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Sailing the Live-Action Seas: ‘One Piece Live-Action’ on Netflix and the Pursuit of Fidelity: Review

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In the realm of adaptation, the leap from anime and manga to live-action is notorious for its inherent challenges, akin to the intricacies faced by video game adaptations. Yet, intriguingly, the year 2023 emerges as a standout moment for both forms, with ‘One Piece Live-Action’ set to make a significant impact

“The Last of Us,” a critically praised drama that follows the somber, character-driven strategy of the 2013 computer game, had its television debut on HBO in January. The show received raving reviews, strong viewership, and multiple Emmy nominations. Similarly, a few months later, the “Super Mario Bros.” movie found success at the box office, if not with critics.

Netflix appears to have recognized this emerging trend, as the global streaming service is gearing up to launch “One Piece,” a series adapted from Eiichiro Oda’s long-running manga. Such adaptations have a mixed history, with notorious flops like “Ghost in the Shell” and “Dragonball Evolution,” alongside projects such as “Death Note” and “Cowboy Bebop” that met with mixed reception. Despite this, Netflix, with its substantial resources and global reach, is well-positioned to reintroduce a cultural export like “One Piece” to a new and diverse audience. However, Netflix is no stranger to dealing with possessive fans, cautious stakeholders, and the unique challenges of adapting animated works. Fortunately, “The Last of Us” provides a promising precedent.

In anticipation of this venture, Netflix is well-prepared. Eiichiro Oda has publicly endorsed the series, which co-showrunners Matt Owens and Steven Maeda have developed into eight hour-long episodes based on the first 100 chapters of the manga. Subscribers can either prepare for the series or dive into the 15 seasons of the “One Piece” anime already available for streaming, capitalizing on the enthusiastic fanbase, as demonstrated at this summer’s Tudum fan event. “One Piece” is poised for commercial success and aims to satisfy loyal fans who value faithfulness to the source material. However, although paying tribute to its inspiration and acting as a primer for newbies, this adaptation struggles to authentically recreate a universe intended for two-dimensional animation.

“One Piece” is a maritime fantasy that pits pirate crews seeking a mythical treasure, hidden in “one piece,” against marines upholding law and order. The series follows teenager Monkey D. Luffy’s (Iñaki Godoy) quest to become the Pirate King as he assembles a crew, each with their unique dreams and aspirations. The world in which their adventures unfold is best described as fantastical, where characters encounter fishmen, snail phones, and even a shape-shifting clown (Jeff Ward). Luffy’s signature ability, gained from consuming a magical Gum Gum Fruit, allows him to stretch his body like rubber. The crew sails on a ship adorned with a giant goat skull on the bow.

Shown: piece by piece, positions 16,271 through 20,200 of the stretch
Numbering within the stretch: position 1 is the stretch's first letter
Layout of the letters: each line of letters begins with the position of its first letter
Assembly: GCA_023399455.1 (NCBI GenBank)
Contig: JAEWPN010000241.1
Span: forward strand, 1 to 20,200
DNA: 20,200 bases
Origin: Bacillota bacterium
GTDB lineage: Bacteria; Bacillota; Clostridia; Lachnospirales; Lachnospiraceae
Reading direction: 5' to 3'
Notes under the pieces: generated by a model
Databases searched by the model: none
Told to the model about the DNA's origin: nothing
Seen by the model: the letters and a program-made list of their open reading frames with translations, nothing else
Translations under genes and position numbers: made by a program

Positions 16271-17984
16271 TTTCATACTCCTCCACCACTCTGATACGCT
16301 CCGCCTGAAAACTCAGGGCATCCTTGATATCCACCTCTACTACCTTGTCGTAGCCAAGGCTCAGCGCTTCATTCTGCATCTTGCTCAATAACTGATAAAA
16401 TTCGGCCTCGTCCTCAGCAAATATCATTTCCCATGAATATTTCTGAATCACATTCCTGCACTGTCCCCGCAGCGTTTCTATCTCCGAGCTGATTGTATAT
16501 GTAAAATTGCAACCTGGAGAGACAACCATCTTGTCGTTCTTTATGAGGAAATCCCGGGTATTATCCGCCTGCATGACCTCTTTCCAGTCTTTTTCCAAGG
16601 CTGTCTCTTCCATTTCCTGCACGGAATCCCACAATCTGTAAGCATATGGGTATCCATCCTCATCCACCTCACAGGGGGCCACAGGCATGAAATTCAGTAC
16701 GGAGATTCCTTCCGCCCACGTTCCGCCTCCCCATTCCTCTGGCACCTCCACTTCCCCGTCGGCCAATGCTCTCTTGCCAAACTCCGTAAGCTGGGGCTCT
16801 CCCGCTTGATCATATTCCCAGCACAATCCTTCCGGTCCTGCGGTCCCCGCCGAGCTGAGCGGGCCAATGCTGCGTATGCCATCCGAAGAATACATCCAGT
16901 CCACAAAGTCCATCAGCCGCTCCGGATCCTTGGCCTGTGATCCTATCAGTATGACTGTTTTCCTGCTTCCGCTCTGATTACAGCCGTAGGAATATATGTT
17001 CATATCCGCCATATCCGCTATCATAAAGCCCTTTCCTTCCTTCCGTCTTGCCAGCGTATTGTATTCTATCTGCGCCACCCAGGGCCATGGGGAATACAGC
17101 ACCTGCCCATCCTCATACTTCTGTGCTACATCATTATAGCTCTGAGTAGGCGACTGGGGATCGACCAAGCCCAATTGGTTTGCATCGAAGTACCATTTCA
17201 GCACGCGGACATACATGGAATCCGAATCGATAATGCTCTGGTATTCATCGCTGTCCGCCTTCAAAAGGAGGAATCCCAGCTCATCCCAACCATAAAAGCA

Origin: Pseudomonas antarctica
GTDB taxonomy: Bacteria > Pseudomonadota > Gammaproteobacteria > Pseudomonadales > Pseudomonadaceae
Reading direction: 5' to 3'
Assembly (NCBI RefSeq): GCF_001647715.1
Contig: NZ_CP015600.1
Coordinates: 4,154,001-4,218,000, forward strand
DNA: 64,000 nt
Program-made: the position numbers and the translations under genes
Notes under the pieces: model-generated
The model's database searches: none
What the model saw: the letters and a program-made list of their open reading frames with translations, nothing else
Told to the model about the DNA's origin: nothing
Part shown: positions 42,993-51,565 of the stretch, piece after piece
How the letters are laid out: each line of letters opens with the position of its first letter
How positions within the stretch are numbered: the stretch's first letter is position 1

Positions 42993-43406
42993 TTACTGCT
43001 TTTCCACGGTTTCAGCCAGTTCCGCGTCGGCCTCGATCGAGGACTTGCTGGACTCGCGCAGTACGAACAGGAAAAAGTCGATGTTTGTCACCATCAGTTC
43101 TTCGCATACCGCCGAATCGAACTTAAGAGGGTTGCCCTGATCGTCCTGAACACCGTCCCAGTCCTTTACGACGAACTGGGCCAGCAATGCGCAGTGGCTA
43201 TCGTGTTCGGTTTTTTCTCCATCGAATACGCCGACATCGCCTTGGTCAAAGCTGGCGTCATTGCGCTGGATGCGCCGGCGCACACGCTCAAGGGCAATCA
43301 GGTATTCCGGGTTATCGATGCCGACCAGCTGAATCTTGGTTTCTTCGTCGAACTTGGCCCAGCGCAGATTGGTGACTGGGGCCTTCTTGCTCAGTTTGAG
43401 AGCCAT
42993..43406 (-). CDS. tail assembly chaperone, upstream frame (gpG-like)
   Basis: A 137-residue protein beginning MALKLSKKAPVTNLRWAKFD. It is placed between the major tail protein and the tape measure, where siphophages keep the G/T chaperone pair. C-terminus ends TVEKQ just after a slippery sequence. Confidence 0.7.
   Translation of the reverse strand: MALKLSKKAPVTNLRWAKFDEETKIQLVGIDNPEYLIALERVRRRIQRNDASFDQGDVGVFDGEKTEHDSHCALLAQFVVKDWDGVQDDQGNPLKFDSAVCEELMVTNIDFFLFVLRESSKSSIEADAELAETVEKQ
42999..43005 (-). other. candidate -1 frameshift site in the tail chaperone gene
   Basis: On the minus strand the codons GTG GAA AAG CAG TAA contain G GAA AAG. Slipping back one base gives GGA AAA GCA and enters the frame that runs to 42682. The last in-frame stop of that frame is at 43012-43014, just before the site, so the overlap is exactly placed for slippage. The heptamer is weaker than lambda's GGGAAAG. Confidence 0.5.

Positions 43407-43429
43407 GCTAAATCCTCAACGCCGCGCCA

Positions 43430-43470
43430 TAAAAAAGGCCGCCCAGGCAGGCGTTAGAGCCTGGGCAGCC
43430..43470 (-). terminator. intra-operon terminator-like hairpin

Under the guidance of pilot director Marc Jobst, production designer Richard Bridgland, costume designer Diana Cilliers, and a dedicated crew, this visual chaos is artfully crafted into a vibrant mix of CGI and practical effects. Hand-to-hand combat scenes are impressively choreographed, and a prologue featuring the former Pirate King Gold Roger (Michael Dorman) showcases the story’s epic scale. At its best, “One Piece” is a colorful delight infused with childlike enthusiasm that mirrors its straightforward coming-of-age narrative.

However, as often as these efforts captivate viewers, they also emphasize the challenge of adapting “One Piece” to live action, given its inherently cartoonish nature. It’s a daunting task to make a human-sawtooth shark hybrid in an open Hawaiian shirt look natural, and even among the main cast, an acting style that is sometimes stiff yet exuberant prevails. While Godoy’s performance is often charming, moments where he emulates Luffy’s trademark pose feel somewhat prolonged, almost like mimicking a static image. This creates an uncanny effect and raises a fundamental question: what does this live-action version of “One Piece” offer that the original cannot when it strives to approximate the source material, regardless of how close or far it gets?

While “One Piece” reminds us of the checkered history of anime adaptations, it also falls in line with Netflix’s successful strategy of adapting existing intellectual properties, as seen with shows like “Wednesday,” “The Witcher,” “The Sandman,” and “The Umbrella Academy.” These series, while immensely popular, often tend to maintain a certain formulaic quality that is binge-friendly and unchallenging to viewers, ultimately prioritizing preservation over novelty. However, for Luffy and his crew, all goals are valid as long as they are pursued with unwavering determination.

All eight episodes of “One Piece” are now available for streaming on Netflix.

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